Finding the best processor (CPU) for your needs will always be the most important decision. The CPU takes care of a PC’s “thoughts,” receiving inputs and processing data to generate results. Processors compute data during just about every action you perform on your PC or laptop. It’s essential therefore that you get the right CPU for your needs. This is easier said than done, as there are so many to choose from.
Let’s take Intel’s line-up of CPUs, namely the Core i series. There are so many different processors skews to start with e.g. Intel Core i3, i5, i7, i9, etc. Within each, there are multiple generations available, with the latest being 10th Gen. On top of that, each generation has its own code name, e.g. the code name for 10th Gen is Ice Lake architecture.
Further still, they’re based on the new Sunny Cove Core micro-architecture. Similarly, the previous generation or 9th Gen CPUs were built on Coffee Lake micro-architecture. This brings up a lot of questions. Should you choose a previous-gen CPU or should you always go with the latest generation? How do the various series in the Core range of CPUs differ from each other?
These and just some of the questions that come to mind, so in this guide, we’ll try and de-mystify the myriad of Core CPUs offered by Intel to ease your decision-making process.
Before we discuss the Core series of CPUs, it’s important to understand a few terms related to CPUs in general. This will help you understand CPUs better.
A CPU having a clock speed of 2.4 GHz executes 2.4 billion cycles per second. Depending on the instructions, a single clock may complete multiple instructions or one instruction handled over multiple clock cycles. But this can’t be compared with different CPU architecture, since each CPU design handles the instructions differently. So you can compare within the same CPU brand and generation.
A CPU with higher clock speed from a previous-gen might perform better than the latest CPU with lower clock speed. So, choose the clock speed accordingly.
Don’t confuse this with Intel Core CPU. A CPU core refers to one processor in a chip. Old age CPUs came with an only single core in a chip, while modern CPUs can have anywhere from 2 to 18 cores per chip, each of which can work on different tasks. So a quad-core processor means a CPU with 4 processors in the same chip or packaging, octa-core means eight cores, etc. The higher number of cores will result in faster performance, provided the application that uses them is able to utilize all the cores.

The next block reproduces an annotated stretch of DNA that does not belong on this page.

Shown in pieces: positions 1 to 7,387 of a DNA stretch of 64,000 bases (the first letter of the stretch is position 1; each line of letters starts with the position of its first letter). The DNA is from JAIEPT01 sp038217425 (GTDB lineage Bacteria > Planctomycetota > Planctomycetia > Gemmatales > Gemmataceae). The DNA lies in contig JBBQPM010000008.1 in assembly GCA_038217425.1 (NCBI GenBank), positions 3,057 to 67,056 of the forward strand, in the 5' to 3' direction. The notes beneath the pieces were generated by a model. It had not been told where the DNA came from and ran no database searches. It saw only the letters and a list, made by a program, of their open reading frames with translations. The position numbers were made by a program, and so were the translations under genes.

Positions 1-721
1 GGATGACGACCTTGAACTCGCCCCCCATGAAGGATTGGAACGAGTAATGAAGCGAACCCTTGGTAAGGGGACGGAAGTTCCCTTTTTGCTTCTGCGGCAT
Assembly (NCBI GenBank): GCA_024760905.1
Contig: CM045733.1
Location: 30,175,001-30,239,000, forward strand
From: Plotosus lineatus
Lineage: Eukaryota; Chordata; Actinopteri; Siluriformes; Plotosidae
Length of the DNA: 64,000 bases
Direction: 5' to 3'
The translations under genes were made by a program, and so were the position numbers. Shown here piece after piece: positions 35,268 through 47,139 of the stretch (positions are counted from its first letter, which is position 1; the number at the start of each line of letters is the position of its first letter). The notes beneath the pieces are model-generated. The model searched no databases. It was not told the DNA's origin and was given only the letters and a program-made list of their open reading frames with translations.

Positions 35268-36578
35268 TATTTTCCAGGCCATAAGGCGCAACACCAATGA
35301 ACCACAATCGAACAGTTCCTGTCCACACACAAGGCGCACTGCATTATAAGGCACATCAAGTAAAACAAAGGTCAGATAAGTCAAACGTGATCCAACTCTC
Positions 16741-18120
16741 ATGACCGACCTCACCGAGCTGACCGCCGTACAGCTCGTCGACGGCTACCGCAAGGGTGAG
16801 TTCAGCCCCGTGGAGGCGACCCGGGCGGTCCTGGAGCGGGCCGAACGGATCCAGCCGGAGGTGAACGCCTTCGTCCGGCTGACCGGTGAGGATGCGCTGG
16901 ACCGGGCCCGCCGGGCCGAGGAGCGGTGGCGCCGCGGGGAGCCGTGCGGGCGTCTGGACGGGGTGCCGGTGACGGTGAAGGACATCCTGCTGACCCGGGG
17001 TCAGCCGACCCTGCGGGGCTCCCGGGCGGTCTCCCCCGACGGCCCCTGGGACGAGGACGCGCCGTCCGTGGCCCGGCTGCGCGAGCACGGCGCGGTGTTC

Thread is a virtual version of a processor core designed to increase performance. Here again, a higher number of threads means better performance, provided the software application is able to utilize all of them. Threads improve throughput, computational speed-up and manage the tasks.
NM stands for nanometres and refers to the elements that make up the structure of a chip. The latest in Intel CPUs is 14 nms. Before that, they were 22 nm, 32 nm, and 45 nms. A smaller number means more elements can be packed inside the same chip, reduce power consumption, and improve overall processor efficiency. So, smaller number is better and means it’s of a newer generation.
For high-end performance: Intel Core i9 CPU
Intel Core i9 series of processors are made for high-end computing performance. The 10th Gen i9-10850K CPU pairs well with every high-end graphics card and cooling system. This CPU has 10-cores, and 20-threads, along with Intel UHD Graphics 630.
You can enjoy the latest games or work with productivity apps for which you need more processing power. Even the 9th Gen processor gives you enough power to do more with your PC. i9-9900KS CPU has 8-cores, 16-threads and same UHD graphics. This could be an economical option with almost similar power, but for an extra boost, definitely, 10850K is your choice.
Table 1: The Difference Between Core i9 10th vs 9th Gen CPUs
Intel Core i7 CPU: For Power Users and compute-intensive applications
The i7 series of CPUs are developed for power users. They allow you to do multitasking with several software applications simultaneously. When you are dealing with applications that require a lot of processing power, i7 is a fine choice. The 10th Gen i7-10700K has 8-cores, 16-threads along with Intel UHD Graphics 630. Compared to this, the 9th Gen i7-9700 CPU has 8-cores and 8-threads, with same UHD graphics. Similarly, 10th Gen has 16 MB cache memory while the 9th Gen has 12 MB. All these differences result in better performance by the 10th.
Table 2: Intel Core i7 CPUs Across Generations
Performance at the budget: Intel Core i5 CPU
This is for users looking for a powerful PC on a budget. It is powerful enough to handle multitasking and graphics-intensive tasks. It’s slower than the i7, but will still give you decent performance. The i5-10600K CPU comes with 6-cores, 12-threads and 12 MB cache memory along with same UHD graphics.
Table 3: Intel Core i5 CPU Across Generations
Basic Productivity Work: Intel Core i3 CPU
If you need a basic machine to do routine work, then the Core i3 is the best bet. With this processor, you’ll be able to do Internet browsing, work on MS Office, make video calls and enjoy some light games. It is the most economical CPU choice.
The 10th Gen i3 comes with 8 threads, while the 9th Gen has 4 threads. So if you have a tight budget, even the previous generation would be a good choice to save money.
Table 4: Intel Core i3 CPU Across Generations